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Johnny English: Similar to the Thom(p)sons?

#1 · Posted: 29 Sep 2018 08:07 · Edited by: Shivam302001
A top class agent who does not possess any noteworthy skills to account for his rank. He has a knack of botching up at the exact moment when he is most likely to succeed. A person who gets entrusted with vital missions despite his tendency to botch up. A person who despite his seeming failures never loses confidence in himself. And of course, slapstick humour.

Sounds familiar? Rowan 'Mr. Bean' Atkinson's character in the Johnny English film series show striking resemblance to the Thom(p)sons, albeit in the modern world. What do you think?
#2 · Posted: 30 Sep 2018 19:03
"Johnny English" was actually inspired by Latham, a bungling secret agent which Rowan Atkinson portrayed in a series of ads for Barclaycard. In one ad, for example, he and his assistant Bough are breaking into a house in order to obtain documents against the owner who is a crime lord. Bough goes on about the advantages of buying a house using Barclaycard which Latham scoffs at, gets distracted and sets off the alarm, trapping himself in the crime lord's house!

A search of YouTube for

Rowan Atkinson Barclaycard

should get you some other examples.
#3 · Posted: 30 Sep 2018 19:23 · Edited by: Shivam302001
Thank you for the information. It is certainly welcome to see Mr.Atkinson in such roles, a nice change from his Mr. Bean avatar. I, personally felt that this character was similar to the Thom(p)sons, but seemingly this type of police-officers are quite common in fiction apparently, the movie The Pink Panther (1963) being another example.

P.S: It would be very kind of the moderators if they can correct the spelling of 'Johnny' as I made a slight mistake in the topic name.
[Moderator note: No problem; that's done. Thanks for spotting that! :) ]
#4 · Posted: 1 Oct 2018 17:15 · Edited by: mct16
It has been a staple of fiction for a long time. Many films and comics portray the official police detectives as bungling and hopeless, mainly in order to give more credit to the amateur sleuth.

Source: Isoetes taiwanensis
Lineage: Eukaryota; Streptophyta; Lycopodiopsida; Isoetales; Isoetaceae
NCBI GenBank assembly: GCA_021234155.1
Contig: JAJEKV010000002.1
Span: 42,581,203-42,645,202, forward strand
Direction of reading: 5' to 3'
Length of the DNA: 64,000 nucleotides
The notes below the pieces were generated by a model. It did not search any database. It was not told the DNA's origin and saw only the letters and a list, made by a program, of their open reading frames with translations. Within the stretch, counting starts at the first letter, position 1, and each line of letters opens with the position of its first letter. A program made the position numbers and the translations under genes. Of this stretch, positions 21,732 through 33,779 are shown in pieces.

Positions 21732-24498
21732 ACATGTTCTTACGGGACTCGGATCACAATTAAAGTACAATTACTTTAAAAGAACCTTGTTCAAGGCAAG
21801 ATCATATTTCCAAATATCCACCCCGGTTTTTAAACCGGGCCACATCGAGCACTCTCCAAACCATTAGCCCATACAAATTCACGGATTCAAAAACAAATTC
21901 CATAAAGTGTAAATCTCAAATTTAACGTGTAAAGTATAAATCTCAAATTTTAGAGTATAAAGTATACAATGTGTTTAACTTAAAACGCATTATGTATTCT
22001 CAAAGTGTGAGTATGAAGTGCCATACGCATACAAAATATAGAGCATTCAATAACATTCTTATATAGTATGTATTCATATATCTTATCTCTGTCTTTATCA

Other examples are Dennis Hoey's portrayal of Inspector Lestrade in the Universal film versions of Sherlock Holmes starring Basil Rathbone. I recall similar hapless police detectives in RKO's Falcon series starring George Saunders and Tom Conway.

I always thought it a bit unfair. Certainly there are times when the police get it wrong or fail to solve a crime, but this can be due lack of clues which even an amateur would fail to find or rules and procedures which limit them in their investigations.

The American police and legal procedural series, "Law & Order", is full of examples of competent detectives finding clues that lead them to the murderer. However, because they did not always follow procedure to the letter, the defence lawyers can convince the judge to have the evidence dismissed, thus making it difficult to actually convict the murderer.

Interestingly, after World War Two, the French censor took a very critical view of poking fun at the police. A good example is Maurice Tillieux's "Gil Jourdan", another gifted amateur detective. In his first couple of adventures, Jourdan resorts to not-very-legal methods to track down some criminals and in the process outsmarts and ridicules Inspector Crouton, a very Thompson-like police officer. On one occasion, Crouton is chasing Jourdan and ends up in a barrel of tar which some workmen are using to resurface a road!

The French censor banned the early Jourdan books from being sold in France due to "disrespect towards the police". Subsequent adventures toned down Crouton's bungling, showing him as more reasonably capable, and Jourdan would even refer to him as "eccentric, not stupid". Other detective series such as "Tif & Tondu" were also more respectful towards the police. The bungling Thompsons in "Tintin" may have been tolerated due to their popularity.

I have to say that I have not always liked stories in which the amateur outsmarts the professional detective because the latter is too stupid to see the wood from the trees. That is one reason why I have not read much of the Japanese manga "Case Closed", though I love the elaborate cases they deal with. An interesting novel I read recently was Gaston Leroux' "The Mystery of the Yellow Room" in which the amateur and professional are treated on an equal level and actually enjoy a friendly rivalry based on that.

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